The People Called Apache
Publisher: Rutledge / Prentcie-Hall
Place: Englewood Cliffs
447 pages with maps, 16 color plates, over 300 black and white photographs, and over 200 drawings, bibliography and index. Folio (12 3/4" x 9 1/4") issued in dark brown cloth with black lettering to spine. Drawings by Thomas Mails. 1st edition.
They called themselves The People, but to nearly everyone else in their world they were known as The Enemy. And they earned the name in every respect. Seldom has any people fought harder for the preservation of their territory and their way of life. We know them today as the Apache, an ancient people who, in historic times, made a prolonged and desperate effort to drive the Spanish, the Mexicans and finally the Anglo-Americans out of their ancestral lands. Unsuccessful, they were placed in four reservations, on or near their original ranges in Arizona and New Mexico, some of the most ruggedly beautiful land in this country. There most of them still live, accepting the White ways yet keeping many of the old customs still alive. Their renowned vitality and tenacity have served them well, for despite the tragic adjustments and abuses of early reservation life, they have managed to preserve their language, their heritage, and the most important parts of their ancient life-way, at the same time struggling to become industrious, progressive American citizens. The People Called Apache is a complete account of that life-way past and present. Though known by a common name and sharing many customs and beliefs, the four Apache groups of Arizona and New Mexico - Western Apache, Chiricahua, Mescalero and Jicarilla - have for centuries been distinct units. Every aspect of their individual life-ways is examined here in detail: history, social structure, warfare; housing, dress, food; arts, crafts, andgames; birth, courtship and death. The author gives careful attention to Apache religion - which treats each day as a sacred path, to be walked with concern for all created things - and in particular to important religious practices such as the puberty rites and the curing ceremonies, which bring the Apache into close contact with the supernatural. Throughout, he lays stress on both the similarities and the differences among the groups.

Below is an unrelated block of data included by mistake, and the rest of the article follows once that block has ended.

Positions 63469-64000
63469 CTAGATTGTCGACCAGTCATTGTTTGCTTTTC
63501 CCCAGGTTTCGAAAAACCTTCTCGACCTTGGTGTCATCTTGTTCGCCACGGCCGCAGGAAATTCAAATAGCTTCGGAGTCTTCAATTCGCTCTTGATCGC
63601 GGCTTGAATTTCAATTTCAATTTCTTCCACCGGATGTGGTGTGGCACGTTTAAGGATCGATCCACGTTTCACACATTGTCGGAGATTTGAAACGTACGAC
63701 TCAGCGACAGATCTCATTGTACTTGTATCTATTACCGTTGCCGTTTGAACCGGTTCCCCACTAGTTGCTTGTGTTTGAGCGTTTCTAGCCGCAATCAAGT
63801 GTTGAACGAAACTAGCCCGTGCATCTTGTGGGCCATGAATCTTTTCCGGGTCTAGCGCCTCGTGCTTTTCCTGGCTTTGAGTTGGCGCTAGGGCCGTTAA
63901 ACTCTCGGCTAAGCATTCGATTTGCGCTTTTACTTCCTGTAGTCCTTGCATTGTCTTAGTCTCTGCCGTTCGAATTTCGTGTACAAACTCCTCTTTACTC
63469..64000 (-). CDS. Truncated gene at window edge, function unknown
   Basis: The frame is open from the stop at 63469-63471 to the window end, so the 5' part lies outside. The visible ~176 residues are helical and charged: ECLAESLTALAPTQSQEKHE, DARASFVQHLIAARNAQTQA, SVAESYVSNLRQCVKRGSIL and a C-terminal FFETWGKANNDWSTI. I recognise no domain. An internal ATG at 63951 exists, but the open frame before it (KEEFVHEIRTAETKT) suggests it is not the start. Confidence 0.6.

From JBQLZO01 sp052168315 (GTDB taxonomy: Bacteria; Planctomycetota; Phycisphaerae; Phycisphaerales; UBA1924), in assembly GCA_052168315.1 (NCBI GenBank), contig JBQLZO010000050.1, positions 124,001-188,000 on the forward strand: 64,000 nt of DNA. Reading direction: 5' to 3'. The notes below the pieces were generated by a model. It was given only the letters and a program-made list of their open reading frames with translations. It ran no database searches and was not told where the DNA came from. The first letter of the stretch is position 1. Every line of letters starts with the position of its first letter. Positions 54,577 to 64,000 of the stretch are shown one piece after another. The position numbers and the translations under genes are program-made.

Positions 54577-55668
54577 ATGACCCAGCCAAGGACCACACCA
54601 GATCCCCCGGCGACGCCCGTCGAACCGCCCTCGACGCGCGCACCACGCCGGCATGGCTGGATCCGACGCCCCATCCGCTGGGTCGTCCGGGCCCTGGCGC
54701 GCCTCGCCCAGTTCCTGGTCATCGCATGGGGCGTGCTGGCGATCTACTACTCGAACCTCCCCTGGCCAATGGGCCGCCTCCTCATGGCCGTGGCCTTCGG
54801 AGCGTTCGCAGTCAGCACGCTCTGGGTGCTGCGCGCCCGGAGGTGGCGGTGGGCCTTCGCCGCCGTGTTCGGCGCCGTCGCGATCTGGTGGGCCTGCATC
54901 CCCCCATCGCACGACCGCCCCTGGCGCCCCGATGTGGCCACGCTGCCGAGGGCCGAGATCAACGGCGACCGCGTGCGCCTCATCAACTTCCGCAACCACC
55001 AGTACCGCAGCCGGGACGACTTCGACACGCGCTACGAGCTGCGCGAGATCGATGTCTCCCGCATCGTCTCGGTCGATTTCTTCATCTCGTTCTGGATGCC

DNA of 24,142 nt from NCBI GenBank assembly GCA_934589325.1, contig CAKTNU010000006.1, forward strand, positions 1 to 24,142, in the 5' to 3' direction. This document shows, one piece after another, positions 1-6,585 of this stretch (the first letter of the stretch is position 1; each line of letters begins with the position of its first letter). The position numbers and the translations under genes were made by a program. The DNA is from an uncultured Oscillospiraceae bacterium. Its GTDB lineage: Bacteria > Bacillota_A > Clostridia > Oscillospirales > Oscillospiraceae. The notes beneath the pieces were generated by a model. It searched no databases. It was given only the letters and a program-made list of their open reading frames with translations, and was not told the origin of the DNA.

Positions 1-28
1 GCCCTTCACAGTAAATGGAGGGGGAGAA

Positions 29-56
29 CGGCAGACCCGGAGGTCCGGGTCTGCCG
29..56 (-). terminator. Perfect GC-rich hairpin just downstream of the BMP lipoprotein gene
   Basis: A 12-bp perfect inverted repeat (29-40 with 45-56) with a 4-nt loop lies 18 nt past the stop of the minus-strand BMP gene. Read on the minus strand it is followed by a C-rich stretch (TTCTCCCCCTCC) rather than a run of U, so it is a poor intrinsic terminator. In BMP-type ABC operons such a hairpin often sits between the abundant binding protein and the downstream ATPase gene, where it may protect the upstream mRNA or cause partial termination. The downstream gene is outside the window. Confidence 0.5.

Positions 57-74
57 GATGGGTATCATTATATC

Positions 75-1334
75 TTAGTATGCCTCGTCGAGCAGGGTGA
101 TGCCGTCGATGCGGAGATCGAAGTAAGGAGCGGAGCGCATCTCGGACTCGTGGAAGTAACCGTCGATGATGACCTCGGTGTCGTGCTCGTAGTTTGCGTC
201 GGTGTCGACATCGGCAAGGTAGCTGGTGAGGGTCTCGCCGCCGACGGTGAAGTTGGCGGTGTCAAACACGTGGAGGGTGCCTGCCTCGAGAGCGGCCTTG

Page ends soiled. Jacket stained at head spine else a very good copy in like jacket.
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